On Spectrum of Extremism, Far Left Takes Relatively Little Space

In Violence and Hate On

President Trump defended his belated condemnation of white supremacists who engaged in violence in Charlottesville, Va., by arguing that he was exercising caution in casting blame. Then he returned to his original position that there was ample fault on both sides.

Asked about Senator John McCain, Republican of Arizona, who characterized calls for the firing of Lt. Gen. H. R. McMaster, the president’s national security adviser, as “the same purveyors of hatred and ignorance who precipitated the recent violence in Charlottesville,” Mr. Trump suggested that blame should be shared.

“What about the ‘alt-left’ that came charging at, as you say, the ‘alt-right’?” he asked. “Let me ask you this: What about the fact they came charging — that they came charging with clubs in their hands, swinging clubs? Do they have any problem? I think they do.”

Antifa, or anti-fascist activists, certainly used clubs and dyed liquids against the white supremacists, according to the New York Times reporters Sheryl Gay Stolberg and Hawes Spencer, who covered the violence in Charlottesville. Other counterprotesters included nonviolent clergy members.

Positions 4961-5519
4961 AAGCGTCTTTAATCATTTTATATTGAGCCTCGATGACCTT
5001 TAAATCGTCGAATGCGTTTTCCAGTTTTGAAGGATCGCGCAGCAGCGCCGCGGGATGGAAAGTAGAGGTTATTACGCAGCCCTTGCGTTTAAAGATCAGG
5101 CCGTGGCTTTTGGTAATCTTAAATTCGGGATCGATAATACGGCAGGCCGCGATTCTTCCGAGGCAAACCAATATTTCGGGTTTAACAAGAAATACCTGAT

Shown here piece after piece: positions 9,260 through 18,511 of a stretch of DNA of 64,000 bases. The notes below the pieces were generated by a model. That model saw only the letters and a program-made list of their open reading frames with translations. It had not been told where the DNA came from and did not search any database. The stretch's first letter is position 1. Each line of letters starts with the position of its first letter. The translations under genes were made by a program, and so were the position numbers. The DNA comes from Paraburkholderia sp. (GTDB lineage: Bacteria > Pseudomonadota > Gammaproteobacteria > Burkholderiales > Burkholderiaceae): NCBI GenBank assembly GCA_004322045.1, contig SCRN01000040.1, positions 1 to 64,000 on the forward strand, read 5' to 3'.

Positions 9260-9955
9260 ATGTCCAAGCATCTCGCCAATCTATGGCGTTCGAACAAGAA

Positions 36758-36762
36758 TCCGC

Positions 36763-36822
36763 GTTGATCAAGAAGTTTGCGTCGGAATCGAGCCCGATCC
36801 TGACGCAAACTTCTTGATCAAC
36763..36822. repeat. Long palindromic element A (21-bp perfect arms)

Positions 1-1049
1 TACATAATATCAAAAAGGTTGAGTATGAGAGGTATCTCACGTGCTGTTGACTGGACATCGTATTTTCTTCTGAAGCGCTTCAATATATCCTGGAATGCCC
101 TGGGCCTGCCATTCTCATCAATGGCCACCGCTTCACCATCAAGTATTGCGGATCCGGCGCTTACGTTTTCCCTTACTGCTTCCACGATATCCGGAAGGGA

But there is one stark difference between the violence on the two sides: The police said that James Alex Fields Jr. of Ohio drove his car into a crowd and killed at least one person, Heather Heyer. Mr. Fields was charged with second-degree murder.

Comparing Antifa to Mr. Fields’s act is like “comparing a propeller plane to a C-130 transport,” said Brian Levin, the director of the Center for the Study of Hate and Extremism at California State University, San Bernardino.

“Using the fact that some counterprotesters were, in fact, violent, creates a structural and moral false equivalency that is seriously undermining the legitimacy of this president,” Professor Levin said.

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